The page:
Johnnycakes, lemonade, Native American talking sticks, fur pelts and herbal medicines were all part of the annual Living History Days last weekend at Staunton State Park. Volunteers from the park and …
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Johnnycakes, lemonade, Native American talking sticks, fur pelts and herbal medicines were all part of the annual Living History Days last weekend at Staunton State Park.
Volunteers from the park and Colorado Parks & Wildlife, some dressed in late 1800s clothing, explained to visitors on Sept. 11 what it was like to live in that time period. A treasure hunt and a hayride helped lead participants to historical cabins once lived in by Archibald and Rachael Staunton. Their 1,720-acre ranch is now Staunton State Park, and the cabins, which were built in 1918, are getting repairs thanks to a Historicorps grant.
At the visitors center, representatives of area historical societies and authors of books about the area’s history regaled people with stories of the area.
Elena Mauer and Kayley Paling, both 9, used yarn to decorate their Native American talking sticks with the help of Staunton volunteer Colleen Kindler, who recently moved to Pine and loves hiking at the park. Elena said she liked learning about the area’s history and what people in the late 1800s needed to survive in the wilderness.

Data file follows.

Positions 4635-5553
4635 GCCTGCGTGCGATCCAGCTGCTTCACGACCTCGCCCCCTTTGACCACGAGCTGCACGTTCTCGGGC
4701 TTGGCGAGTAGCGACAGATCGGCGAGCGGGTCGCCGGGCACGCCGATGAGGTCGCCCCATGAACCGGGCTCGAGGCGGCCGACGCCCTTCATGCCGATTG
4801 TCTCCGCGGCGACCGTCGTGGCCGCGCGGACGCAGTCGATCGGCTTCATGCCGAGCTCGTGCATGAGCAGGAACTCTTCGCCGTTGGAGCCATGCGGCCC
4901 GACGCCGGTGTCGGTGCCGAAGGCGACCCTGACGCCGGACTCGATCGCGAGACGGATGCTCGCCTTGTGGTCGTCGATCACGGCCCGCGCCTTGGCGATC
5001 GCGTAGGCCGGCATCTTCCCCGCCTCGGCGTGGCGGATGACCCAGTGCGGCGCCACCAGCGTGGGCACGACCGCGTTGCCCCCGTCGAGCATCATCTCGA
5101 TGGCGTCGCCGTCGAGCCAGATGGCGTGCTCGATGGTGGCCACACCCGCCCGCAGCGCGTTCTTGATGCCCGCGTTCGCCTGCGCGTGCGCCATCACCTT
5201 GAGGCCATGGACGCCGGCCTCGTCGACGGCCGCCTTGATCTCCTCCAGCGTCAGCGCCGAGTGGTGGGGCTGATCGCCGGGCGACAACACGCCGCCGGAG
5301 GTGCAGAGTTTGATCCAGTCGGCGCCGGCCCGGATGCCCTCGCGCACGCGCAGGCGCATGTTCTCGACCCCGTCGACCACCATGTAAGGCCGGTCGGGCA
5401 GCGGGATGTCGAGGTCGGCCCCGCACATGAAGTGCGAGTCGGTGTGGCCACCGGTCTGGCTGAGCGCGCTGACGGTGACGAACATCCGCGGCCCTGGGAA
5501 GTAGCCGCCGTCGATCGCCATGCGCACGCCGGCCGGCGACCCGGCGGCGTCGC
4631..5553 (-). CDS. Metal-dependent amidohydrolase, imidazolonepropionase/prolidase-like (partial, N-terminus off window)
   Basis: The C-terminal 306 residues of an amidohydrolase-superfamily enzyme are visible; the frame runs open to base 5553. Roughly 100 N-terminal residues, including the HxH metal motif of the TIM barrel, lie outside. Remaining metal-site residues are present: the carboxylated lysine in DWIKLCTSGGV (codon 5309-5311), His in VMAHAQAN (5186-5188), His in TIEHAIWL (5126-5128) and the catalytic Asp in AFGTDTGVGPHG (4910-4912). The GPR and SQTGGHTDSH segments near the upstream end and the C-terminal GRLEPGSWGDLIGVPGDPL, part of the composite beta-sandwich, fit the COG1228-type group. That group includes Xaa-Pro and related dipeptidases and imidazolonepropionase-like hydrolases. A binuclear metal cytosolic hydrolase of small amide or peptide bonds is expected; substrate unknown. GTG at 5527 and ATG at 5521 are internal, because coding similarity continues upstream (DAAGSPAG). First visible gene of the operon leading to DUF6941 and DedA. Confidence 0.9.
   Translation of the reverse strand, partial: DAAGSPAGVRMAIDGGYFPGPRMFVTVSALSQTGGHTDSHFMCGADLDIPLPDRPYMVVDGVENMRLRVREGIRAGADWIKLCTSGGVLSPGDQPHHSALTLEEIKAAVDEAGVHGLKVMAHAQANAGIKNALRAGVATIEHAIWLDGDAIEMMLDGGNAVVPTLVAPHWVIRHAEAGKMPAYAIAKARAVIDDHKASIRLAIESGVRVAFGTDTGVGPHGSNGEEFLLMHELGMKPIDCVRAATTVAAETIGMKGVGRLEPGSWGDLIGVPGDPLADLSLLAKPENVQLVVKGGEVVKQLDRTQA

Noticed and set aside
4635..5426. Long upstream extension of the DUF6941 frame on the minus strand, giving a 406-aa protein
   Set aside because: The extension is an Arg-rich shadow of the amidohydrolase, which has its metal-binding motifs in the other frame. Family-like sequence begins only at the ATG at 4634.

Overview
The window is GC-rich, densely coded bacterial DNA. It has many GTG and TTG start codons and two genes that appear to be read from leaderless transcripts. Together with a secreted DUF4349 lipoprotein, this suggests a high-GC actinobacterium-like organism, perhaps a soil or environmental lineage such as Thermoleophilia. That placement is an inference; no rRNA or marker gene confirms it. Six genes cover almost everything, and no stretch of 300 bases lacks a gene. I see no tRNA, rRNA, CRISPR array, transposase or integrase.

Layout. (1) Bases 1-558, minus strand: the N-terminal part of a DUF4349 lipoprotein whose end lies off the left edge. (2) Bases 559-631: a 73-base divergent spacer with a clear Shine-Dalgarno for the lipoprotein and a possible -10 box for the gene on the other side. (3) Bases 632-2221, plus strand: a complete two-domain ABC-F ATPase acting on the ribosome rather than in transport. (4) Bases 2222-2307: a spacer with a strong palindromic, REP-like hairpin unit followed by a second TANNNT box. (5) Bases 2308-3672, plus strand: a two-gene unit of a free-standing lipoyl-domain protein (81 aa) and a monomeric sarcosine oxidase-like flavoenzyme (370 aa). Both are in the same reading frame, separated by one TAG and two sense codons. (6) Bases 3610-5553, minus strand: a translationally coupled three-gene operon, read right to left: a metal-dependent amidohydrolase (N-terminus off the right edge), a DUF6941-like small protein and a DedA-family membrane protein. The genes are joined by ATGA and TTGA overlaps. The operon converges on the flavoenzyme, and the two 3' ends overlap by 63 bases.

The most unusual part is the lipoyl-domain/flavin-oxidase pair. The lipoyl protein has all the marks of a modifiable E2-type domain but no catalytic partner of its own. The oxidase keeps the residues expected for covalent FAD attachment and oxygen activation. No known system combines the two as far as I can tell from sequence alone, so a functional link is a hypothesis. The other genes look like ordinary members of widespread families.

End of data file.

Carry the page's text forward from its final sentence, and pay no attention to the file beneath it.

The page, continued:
They made talking sticks, explaining they learned the sticks were used by Native American tribes in group settings, so people had a chance to talk when it was their turn to hold the stick.
Michelle Houghton, a CPW volunteer, taught visitors about feathers and fashion. During the late 19th and early 20th centuries, it was popular for women to wear feathers or entire birds on their hats, and more than 5 million birds died yearly to adorn women’s clothing. However, women stepped in to protect birds, leading to the Audubon Society and the Migratory Bird Treaty Act of 1918.
Staunton volunteer Jen Nickerson had a fun time telling somewhat terrifying stories of how those with tuberculosis were medically treated a hundred years ago. The Stauntons, who were doctors, had a sanitarium on their property.
The operations, which she demonstrated on a stuffed animal named Raymond the marmot, would attempt to stop the body from using the diseased lung, and she said someone with tuberculosis back then had a 50/50 chance of living.
Jaclen DeLozier, 13, and her mom Karrie, who live in Lakewood, came to Staunton State Park because it was Girl Scouts Love State Parks weekend. They didn’t know Living History Days was taking place, and they were enjoying learning about life at the turn of the 20th century.
Randie Boldra, who has been volunteering at Staunton for years, said Living History Days was important to teach younger generations about nature and the past.
“The next generation needs to know about this,” she said.
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